The Delhi High Court has stated that the personal liberty of an accused person cannot be curtailed by denying him bail merely on the basis of the investigation agency's "hunch" that he will interfere with administration of justice.
"Nowhere is it the law that an accused, yet to be tried, is to be kept in custody only on a hunch or a presumption that he will prejudice or impede trial; or to send any message to the society. If anything, the only message that goes-out to the society by keeping an accused in prison before finding him guilty, is that our system works only on impressions and conjectures and can keep an accused in custody even on presumption of guilt," the single-Judge bench of Justice Anup Jairam Bhambhani observed.
The remarks were made while allowing the bail plea of Fortis Healthcare promoter, Shivinder Mohan Singh, in a money laundering case. The bench has directed the authorities to release Singh on bail on his furnishing a personal bond of ₹1 crore and two sureties of ₹25 lacs each.
The above observations place a significant check on the exercise of discretion in matters of granting bail to an undertrial prisoner.
The bench has clarified that the authorities probing the criminal case must oppose the grant of bail on the basis of cogent material that makes a case "beyond reasonable doubt" and they should not seek custody of the accused only with an intention to "punish" him even before conclusion of trial.
"An investigating agency must come to court with the confidence that they have arrested an accused based on credible material, and have filed a complaint or a chargesheet with the certainty that they will be able to bring home guilt, by satisfying a court beyond reasonable doubt. But when an investigating agency suggests that an accused be detained in custody as an undertrial for a prolonged period, even after the complaint or chargesheet has been filed, it appears that the investigating agency is not convinced of its case and so it fears that the accused may 'get-off' by discharge or acquittal; and that therefore the only way to 'punish the accused' is to let him remain in custody as an undertrial."
In the present case, Shivinder along with his brother Malvinder Singh, and Sunil Godhwani, are accused of committing financial fraud running into 3000 crores, which is dated to the period of their ownership of Religare Finvest.
Senior Advocate Hariharan, who appeared for Singh had argued that the bail should be granted to the Petitioner that the evidence in the present case has already been recorded and there is nothing on the record that warrants further incarceration.
Enforcement Directorate, on the other hand, had opposed the bail plea on the ground that there's a possibility of the accused tampering with the evidence, he poses a flight risk, and that he can influence the witnesses.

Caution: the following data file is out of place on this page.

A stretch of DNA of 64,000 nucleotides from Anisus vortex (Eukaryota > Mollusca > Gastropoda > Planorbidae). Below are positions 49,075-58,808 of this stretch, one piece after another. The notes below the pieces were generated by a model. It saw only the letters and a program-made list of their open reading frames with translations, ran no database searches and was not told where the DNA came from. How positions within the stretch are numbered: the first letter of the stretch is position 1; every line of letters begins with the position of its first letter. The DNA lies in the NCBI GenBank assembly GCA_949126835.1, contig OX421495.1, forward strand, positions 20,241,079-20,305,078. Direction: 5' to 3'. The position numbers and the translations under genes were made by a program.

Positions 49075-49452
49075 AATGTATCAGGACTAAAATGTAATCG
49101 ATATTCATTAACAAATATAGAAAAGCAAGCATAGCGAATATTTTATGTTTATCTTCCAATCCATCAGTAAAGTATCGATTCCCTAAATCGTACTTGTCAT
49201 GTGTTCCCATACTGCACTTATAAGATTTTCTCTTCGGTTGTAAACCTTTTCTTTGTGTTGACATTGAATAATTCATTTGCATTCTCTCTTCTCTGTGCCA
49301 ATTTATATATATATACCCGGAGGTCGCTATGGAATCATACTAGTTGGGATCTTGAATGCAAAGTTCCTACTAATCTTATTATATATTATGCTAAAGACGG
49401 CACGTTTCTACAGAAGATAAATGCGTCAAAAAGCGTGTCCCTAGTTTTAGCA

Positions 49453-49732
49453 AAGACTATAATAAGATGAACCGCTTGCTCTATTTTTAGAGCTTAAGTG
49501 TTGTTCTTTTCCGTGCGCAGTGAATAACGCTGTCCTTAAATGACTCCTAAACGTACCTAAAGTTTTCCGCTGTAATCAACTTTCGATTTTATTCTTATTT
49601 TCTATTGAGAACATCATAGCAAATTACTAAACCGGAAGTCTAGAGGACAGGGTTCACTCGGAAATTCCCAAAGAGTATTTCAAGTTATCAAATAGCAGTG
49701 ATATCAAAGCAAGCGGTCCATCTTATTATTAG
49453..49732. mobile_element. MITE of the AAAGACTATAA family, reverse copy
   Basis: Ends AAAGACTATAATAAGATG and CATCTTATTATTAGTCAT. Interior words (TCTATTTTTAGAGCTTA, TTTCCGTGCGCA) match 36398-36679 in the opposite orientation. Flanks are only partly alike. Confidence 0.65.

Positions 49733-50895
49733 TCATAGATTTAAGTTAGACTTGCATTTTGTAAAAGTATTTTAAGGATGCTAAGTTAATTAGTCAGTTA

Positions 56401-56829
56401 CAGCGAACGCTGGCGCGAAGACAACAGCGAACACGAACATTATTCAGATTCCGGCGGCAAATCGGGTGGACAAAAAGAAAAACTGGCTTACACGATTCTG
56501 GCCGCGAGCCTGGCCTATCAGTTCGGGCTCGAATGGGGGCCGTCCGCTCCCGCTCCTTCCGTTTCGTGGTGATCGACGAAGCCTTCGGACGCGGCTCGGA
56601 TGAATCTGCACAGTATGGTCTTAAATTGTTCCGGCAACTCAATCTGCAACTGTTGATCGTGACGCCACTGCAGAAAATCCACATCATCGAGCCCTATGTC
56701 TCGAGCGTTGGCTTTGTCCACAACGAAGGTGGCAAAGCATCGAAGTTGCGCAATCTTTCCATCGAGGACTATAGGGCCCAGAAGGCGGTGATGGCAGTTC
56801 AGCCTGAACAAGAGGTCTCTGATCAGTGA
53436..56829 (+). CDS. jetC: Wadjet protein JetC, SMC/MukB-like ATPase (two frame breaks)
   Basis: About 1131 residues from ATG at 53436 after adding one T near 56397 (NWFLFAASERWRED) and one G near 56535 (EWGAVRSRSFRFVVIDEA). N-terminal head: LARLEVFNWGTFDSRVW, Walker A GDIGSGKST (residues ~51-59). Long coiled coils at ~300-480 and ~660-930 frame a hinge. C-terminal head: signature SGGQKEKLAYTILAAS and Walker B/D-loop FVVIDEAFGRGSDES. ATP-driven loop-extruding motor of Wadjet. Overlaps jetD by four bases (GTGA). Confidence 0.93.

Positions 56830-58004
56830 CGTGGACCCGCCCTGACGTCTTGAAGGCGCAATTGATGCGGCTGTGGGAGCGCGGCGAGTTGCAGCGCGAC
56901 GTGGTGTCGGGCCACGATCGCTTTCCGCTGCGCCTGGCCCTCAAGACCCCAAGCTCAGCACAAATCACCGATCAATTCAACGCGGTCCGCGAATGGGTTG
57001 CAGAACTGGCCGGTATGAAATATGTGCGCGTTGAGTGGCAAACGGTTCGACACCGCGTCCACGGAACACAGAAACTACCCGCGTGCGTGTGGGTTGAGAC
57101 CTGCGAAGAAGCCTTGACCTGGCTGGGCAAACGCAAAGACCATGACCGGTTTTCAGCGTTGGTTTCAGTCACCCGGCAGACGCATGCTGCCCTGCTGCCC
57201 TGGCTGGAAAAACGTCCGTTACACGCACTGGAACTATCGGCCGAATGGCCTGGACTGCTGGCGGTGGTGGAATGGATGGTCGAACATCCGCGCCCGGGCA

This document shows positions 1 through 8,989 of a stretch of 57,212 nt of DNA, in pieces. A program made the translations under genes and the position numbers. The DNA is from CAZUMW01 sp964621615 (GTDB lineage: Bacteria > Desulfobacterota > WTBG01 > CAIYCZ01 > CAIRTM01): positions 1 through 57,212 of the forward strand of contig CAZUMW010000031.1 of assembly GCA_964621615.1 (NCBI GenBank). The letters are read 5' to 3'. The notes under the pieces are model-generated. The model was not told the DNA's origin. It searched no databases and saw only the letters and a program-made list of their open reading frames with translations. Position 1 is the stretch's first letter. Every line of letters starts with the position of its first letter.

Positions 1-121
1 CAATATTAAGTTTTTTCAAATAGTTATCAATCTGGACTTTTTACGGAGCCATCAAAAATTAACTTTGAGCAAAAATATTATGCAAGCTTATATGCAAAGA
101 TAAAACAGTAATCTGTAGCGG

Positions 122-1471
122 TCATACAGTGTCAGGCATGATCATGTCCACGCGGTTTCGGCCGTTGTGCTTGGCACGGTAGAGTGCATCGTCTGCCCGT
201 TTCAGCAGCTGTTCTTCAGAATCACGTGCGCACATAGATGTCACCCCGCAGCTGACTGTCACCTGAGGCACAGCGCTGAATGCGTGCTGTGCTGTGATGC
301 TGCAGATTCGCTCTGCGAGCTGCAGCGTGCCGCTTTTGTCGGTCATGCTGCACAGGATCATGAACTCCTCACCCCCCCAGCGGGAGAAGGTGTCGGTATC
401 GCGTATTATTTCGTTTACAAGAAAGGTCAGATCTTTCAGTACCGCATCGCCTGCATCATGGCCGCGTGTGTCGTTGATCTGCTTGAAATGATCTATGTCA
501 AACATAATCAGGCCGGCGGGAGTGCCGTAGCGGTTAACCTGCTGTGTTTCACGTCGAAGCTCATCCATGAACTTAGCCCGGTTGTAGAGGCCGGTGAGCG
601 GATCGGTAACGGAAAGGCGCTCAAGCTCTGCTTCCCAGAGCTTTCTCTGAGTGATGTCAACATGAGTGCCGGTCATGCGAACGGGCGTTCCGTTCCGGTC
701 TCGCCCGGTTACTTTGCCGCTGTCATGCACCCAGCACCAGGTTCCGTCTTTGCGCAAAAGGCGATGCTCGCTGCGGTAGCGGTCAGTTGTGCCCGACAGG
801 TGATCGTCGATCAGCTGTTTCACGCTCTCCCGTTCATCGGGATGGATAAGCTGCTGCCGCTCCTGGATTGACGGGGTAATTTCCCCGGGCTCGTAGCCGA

The bench noted that even though Shivinder was arrested by the ED after a "substantial" period of time had elapsed since registration of ECIR against him, there was no allegation against him of having either tampered with evidence or influenced any witnesses or destroyed any records.
In fact, it observed that since the impugned transactions were recorded and reflected in several records, the same could not be undone, reversed, modified or altered in any manner.
In these circumstances the bench said,
"While it may indeed take long and painstaking effort to unravel the entire alleged crime, when there is no real and probable risk of the applicant interfering in further investigation, as displayed by the past conduct of the applicant, that cannot be reason for denying bail."
"Though the offences as alleged, if proved, are serious economic offences, that in itself cannot be the basis for denying bail since the nature of offence has a limited role to play while examining a bail application."
The bench has held that an accused, popularly believed to be guilty, cannot be kept in custody merely to quench the society's "thirst for revenge."
"Such action would certainly not leave our criminal justice system awash in glory.
…People's trust in the criminal justice system must rest on surer footing than on pre-trial punishment by keeping accused persons in prison," the bench remarked.
It stressed on the Supreme Court's verdict in Sanjay Chandra v. CBI, (2012) 1 SCC 40, where it was held that the object of bail is to secure the appearance of the accused person at his trial by reasonable amount of bail. 'The object of bail is neither punitive nor preventative.'
The bench proceeded to study the statistics available on the Delhi Prisons website as per which, proportion of undertrials to convicts in Delhi prisons is about 82% to 18% as of December 2019.
"These numbers are telling. Prison is a place for punishment; and no punishment can be legitimate without a trial. There must be compelling basis, grounds and reasons to detain an undertrial in judicial custody, which this court does not discern in the present case," the bench remarked.
It was also alive of the fact that keeping an undertrial in jail, "seriously jeopardizes" the preparation of his legal defence.
"If kept in custody, the applicant will not be able to effectively brief and consult with his lawyers, collate evidence in his defence and thereby defend himself effectively. Thereby the applicant will be denied his right to fair trial guaranteed under Article 21 of the Constitution," the order states.
Case Title: Dr. Shivinder Mohan Singh v. Directorate of Enforcement
Case No.: BA No. 1353/2020
Quorum: Justice Anup Jairam Bhambhani
Appearance: Senior Advocate N. Hariharan with Advocates Tanveer Ahmed, Mahesh Aggarwal, Shri Singh, Abhishek Singh, Nirvikar Singh, Shally Bhasin & Maneka Khanna (for Petitioner); CGSC Amit Mahajan with SPP Nitesh Rana and Advocates Mallika Hiremath & Ramanjit Kaur (for ED)
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